Richard McKinley
Wolf Kahn
Coming to
M. Katherine Hurley Ontario May
13-16!
Elizabeth Mowry
Duane Wakeham
Liz Haywood-Sullivan
Susan Ogilvie
Doug Dawson
Alan Flattmann
Daniel Greene
Wende Caporale
Sally Strand
Sam Goodsell
Margaret Dyer
Ilene Gienger-Stanfield
Jimmy Wright
Claudia Seymour
Dawn Emerson
Today’s masters: Europe

Mark Leach
England
Claude Texier
France
Today’s Masters: Canada

 Aili Kurtis
Michael Chesley Johnson
Brittani Faulkes
Tim Daniels
Roberta Combs
Dianna Ponting
Glenn Bernabe
Horace Champagne
Andrew McDermott
Dave Becket
Materials: pastels
 Range from inexpensive, hard
 Nupastel
 Winsor & Newton
 To middle softness, medium cost
 Rembrandt
 Unison
 Girault
 Mungyo
 To very soft, very expensive
 Terry Ludwig
 Diane Townsend
 Roche
 Great American Artworks
 Sennelier
 Schminke Buy lights in soft; darks and
neutrals in harder pastels.
Materials: pastel pencils

 Not required for most work, but some like


them for detail and line work
 Good for your signature, or for sketching in
composition
 Derwent, Conte, others all comparable
Pan Pastels
 Introduced about 2007
 Pastel pigment with fewer
fillers, packed into small
round jars like cosmetics
 Applied with various
“sofft” sponge tools
 Can achieve rich strokes or
sheer veils of colour
 Some love them, others
hate them!
Materials: supports
 Range from minimal “tooth” (pastel holding
ability) to very rough (pastel-eating ability!)
 Canson Mi-Teintes (can use rough or smooth side)
 Heavy watercolour paper
Always use acid-free/archival
 Sanded papers supports.
 Art Spectrum ColorFix
 Kitty Wallis
 PastelBord
 PastelMat
 Sennelier LaCarte
 Artist-made supports
 Gessoed board, card, fome-cor, paper
 Can be made to preferred grit with pumice or marble
dust/gesso mixes or prepared pastel medium (Golden)
Materials: fixative
 Often used between layers to
renew “tooth”
 Avoided by many as final layer
as it darkens colours, reduces
brilliance
 New product (old idea) casein-
based fixative (Spectrafix)
seems to get better results
 Pastels must still be framed
under glass
Materials: framing
 Can be framed with a
mat, as other works on
paper
 Current trend to frame
with spacers between
Antique; artist unknown
work and glass, no mat
 Looks more like an oil
painting
 Some find these sell
better
Roselynn Imbleu
http://www.youtube.com/watch?v=BjRP4tipakk

Techniques:strokes
 Tip of pastels (or pastel pencils) for fine line
work or clean edges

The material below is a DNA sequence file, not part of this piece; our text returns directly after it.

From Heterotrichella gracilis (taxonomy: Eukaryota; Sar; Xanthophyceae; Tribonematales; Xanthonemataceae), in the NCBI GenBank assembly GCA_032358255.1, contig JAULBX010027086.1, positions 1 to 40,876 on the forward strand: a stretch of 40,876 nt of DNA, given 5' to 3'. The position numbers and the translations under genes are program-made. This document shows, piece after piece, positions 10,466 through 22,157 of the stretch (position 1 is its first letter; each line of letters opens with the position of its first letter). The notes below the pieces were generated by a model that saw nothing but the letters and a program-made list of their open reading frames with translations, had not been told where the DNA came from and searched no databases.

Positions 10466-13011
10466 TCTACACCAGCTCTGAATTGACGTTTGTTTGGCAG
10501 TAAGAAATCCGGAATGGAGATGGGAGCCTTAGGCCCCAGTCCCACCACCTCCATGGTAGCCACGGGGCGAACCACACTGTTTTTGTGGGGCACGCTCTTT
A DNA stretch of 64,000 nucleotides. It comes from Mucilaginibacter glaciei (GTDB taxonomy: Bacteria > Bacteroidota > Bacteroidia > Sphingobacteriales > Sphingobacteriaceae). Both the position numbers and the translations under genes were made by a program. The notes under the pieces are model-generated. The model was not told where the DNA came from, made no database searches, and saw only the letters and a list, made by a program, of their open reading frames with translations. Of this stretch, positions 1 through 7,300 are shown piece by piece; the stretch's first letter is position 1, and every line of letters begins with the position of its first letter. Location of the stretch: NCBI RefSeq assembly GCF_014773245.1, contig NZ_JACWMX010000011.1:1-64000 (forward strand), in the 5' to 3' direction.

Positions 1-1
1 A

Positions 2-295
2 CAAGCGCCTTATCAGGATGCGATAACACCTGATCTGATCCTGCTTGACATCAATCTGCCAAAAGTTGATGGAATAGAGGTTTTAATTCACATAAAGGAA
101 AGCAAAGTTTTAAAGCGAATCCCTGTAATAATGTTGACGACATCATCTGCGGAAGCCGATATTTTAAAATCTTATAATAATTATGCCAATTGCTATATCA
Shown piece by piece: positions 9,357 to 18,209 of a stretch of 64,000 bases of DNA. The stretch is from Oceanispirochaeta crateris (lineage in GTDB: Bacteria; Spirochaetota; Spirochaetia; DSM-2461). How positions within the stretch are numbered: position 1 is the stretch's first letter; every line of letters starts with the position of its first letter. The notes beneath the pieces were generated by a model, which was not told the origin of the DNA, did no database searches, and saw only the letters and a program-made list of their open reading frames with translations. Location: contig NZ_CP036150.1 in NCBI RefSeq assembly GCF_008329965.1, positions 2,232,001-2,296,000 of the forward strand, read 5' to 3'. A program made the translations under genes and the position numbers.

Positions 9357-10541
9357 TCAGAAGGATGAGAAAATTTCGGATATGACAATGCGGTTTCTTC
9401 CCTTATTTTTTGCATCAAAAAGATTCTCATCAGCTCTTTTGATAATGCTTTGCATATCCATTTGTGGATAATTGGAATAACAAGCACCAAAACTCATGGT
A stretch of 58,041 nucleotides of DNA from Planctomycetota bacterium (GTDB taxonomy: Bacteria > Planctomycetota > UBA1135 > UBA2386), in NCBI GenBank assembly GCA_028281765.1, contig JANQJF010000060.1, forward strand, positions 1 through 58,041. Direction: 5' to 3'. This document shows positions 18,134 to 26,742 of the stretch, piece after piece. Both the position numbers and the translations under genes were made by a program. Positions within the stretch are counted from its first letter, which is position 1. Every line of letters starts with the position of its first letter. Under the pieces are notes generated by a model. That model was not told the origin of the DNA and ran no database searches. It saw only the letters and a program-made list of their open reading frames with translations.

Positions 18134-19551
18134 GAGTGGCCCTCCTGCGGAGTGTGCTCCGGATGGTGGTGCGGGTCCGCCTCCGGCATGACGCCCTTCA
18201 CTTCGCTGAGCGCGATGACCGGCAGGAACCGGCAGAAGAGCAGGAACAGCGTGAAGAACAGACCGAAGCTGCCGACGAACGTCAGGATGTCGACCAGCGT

 Sides of pastels for broad strokes
 Edges of pastels for texture/lines
 Hatching/ cross hatching for colour mixing
 Blending with fingers, styrofoam peanuts,
rags, Q-Tips
 Scumbling light over dark
 Glazing dark over light
 Typically work hard to soft, dark to light
Techniques:underpainting
 Grisaille tonal studies (fixed charcoal, fixed
pastel, watercolour, acrylic)

Loriann Signori
 Watercolour or acrylic or oil wash
underpaintings, abstract or relatively
“finished”

Richard McKinley
 Pastel washed with water, rubbing alcohol,
turpentine

Richard McKinley
 Complementary underpainting

Brenda Boylan
 Or no underpainting!
 Tinted paper as underlying tone

Richard McKinley
How to learn pastel: resources
 Self-study and practice
 Many good books out now
(Albert Handell, Elizabeth
Mowry, Hazel Harrison,
Maggie Price, Richard
McKinley, Richard
McDaniel)
 The Pastel Journal magazine
 North Light videos (Richard
McKinley, M.Katherine
Hurley, Deborah Secor)
 Classes
 Ask at local galleries and
community organizations
 Ask if local pastel artists
teach in their studios
 Check workshop listings in
PJ magazines/online
How to learn pastels: organizations
 Pastel Artists Canada (PAC)
 www.pastelartists.ca
 Website with member galleries
 Member and juried annual shows
 Regular workshops and events
 Pastel Society of Eastern Canada (PSEC)
 www.pastelsec.com
 Pastel Society of America (PSA)
 www.pastelsocietyofamerica.org
 International Association of Pastel Artists (IAPS)
 Biennial convention and workshops
 June 2-5 2011, Albuquerque New Mexico
In summary…why do we love pastel?
 I love its tactile nature. Of all the means that artists use to express
themselves, none compare to the feeling of a stick of pure, rich
pigment being drawn across a surface quite like soft pastel. The
direct connection and sense of touch that's derived from the pastel
stick being in direct contact with the hand produces an intimacy
that's lacking in other media that rely on an additional instrument
for deployment.
 I admire its ability to adapt to a variety of mixed-media techniques,
making it unrivaled when it comes to creative expression. It gets
along with just about every other painting medium. Its introduction
expands the individual potential of other media, often providing the
means to take an otherwise good painting to the point of
exceptional. It is without a doubt one of the most versatile media
currently available.
 I adore the inherent patience of pastel. Since it contains no
additional products that dry or alter its final appearance, it's always
quietly waiting for my return. It's just as I left it and I'm able to pick
up where I left off.
Richard McKinley
Sources of historical/technical data in
this presentation

 Pastels Made Easy, Hazel Harrison;


Southwater, 2008

 An Introduction to Drawing and Painting with


Pastels, Diana Constance; Apple Press, 1990
QUESTIONS?
RUTH RODGERS
RODGERS.RUTH@GMAIL.COM
WWW.RUTHRODGERS.COM